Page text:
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COVID-19 death toll climbs as rate of infection appears to slow

A passenger of the Diamond Princess cruise ship stands on cabin balconies near the Daikoku Pier Cruise Terminal in Yokohama, Japan, on Tuesday. Photo by Franck Robichon/EPA-EFE
A passenger of the Diamond Princess cruise ship stands on cabin balconies near the Daikoku Pier Cruise Terminal in Yokohama, Japan, on Tuesday. Photo by Franck Robichon/EPA-EFE

Feb. 12 (UPI) -- The number of deaths from a deadly coronavirus outbreak continued to climb on Wednesday amid signs the disease may be slowing down, according to officials.

China's National Health Commission announced early Wednesday that 97 people had died in the previous 24 hours, raising the national death toll to 1,113.

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The figures released for Tuesday show that all but three of the deaths occurred in Hubei province, the epicenter of the outbreak that began in early December. They also represent the first daily decline since late January when deaths began to exponentially climb. On Monday, China posted a 24-hour record of 108 deaths.

The number of infected also climbed by 2,015 cases over Tuesday, reaching 44,653 cases nationwide with more than 30,000 reported in Hubei.

However, the increase was the smallest since the beginning of the month when there were fewer than 12,000 confirmed cases total, and was a continuation of an overall downward trend from a peak of 3,887 cases recorded on Feb. 4.

Amid indications that the virus may be slowing, Chinese scientists said it could peak by late this month, according to state-run Global Times.

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Globally, there have been two deaths from COVID-19 outside mainland China -- one in Hong Kong and one in the Philippines -- with 393 confirmed cases in 24 countries, according to the WHO.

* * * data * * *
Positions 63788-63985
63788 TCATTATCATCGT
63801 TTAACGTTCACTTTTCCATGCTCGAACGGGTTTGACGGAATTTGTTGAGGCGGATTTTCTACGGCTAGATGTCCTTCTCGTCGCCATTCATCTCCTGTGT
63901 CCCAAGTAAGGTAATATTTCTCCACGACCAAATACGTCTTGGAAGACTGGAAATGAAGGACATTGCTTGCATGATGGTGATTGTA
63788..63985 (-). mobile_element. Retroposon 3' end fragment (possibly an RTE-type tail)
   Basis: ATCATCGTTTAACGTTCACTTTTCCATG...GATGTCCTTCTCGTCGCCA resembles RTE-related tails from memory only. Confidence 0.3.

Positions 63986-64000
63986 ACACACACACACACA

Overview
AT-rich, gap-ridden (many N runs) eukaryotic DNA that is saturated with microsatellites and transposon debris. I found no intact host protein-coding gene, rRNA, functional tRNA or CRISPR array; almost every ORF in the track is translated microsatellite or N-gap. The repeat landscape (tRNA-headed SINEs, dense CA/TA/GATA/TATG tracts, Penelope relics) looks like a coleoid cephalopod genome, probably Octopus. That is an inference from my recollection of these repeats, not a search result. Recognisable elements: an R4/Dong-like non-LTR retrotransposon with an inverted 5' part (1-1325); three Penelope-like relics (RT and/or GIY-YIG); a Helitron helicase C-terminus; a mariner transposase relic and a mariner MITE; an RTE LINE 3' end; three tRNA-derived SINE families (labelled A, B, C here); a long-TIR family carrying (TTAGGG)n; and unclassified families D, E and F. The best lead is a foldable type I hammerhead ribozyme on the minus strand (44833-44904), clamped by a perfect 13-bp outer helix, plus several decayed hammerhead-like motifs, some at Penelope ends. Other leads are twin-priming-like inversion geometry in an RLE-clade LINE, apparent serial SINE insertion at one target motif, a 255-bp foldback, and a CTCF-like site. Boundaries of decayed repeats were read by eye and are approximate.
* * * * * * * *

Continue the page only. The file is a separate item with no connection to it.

The disease was officially named COVID-19 on Tuesday by the World Health Organization "to prevent the use of other names that can be inaccurate or stigmatizing," said the organization's director-general, Tedros Adhanom Ghebreyesus.

"With 99 percent of cases in China, this remains very much an emergency for that country, but one that holds a very grave threat for the rest of the world," he said.

In Japan, more passengers of a quarantined cruise ship tested positive for the coronavirus, the Ministry of Health said Wednesday.

A Princess Cruises' vessel has been stationed off Yokohama since Feb. 4 after a passenger who disembarked from the ship was diagnosed with COVID-19.

Since then, Japanese health officials discovered more and more confirmed cases among the ship named Diamond Princess' passengers.

On Wednesday, the ministry said an additional 39 passengers tested positive for the virus, increasing the total number of infected to 174, the largest number of confirmed cases outside of China. Singapore has the next highest number of infections with fewer than 50, according to the WHO.

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The ministry said it has tested 492 of its more than 3,700 quarantined passengers and crew. Those who have tested positive include the elderly and foreign nationals, it said, adding that they are now being treated at hospitals on the mainland.

The ministry also said one of its officers on the ship has also contracted the disease and has since been hospitalized and has begun treatment.

Diamond Princess is scheduled to complete its 14-day quarantine next Wednesday.

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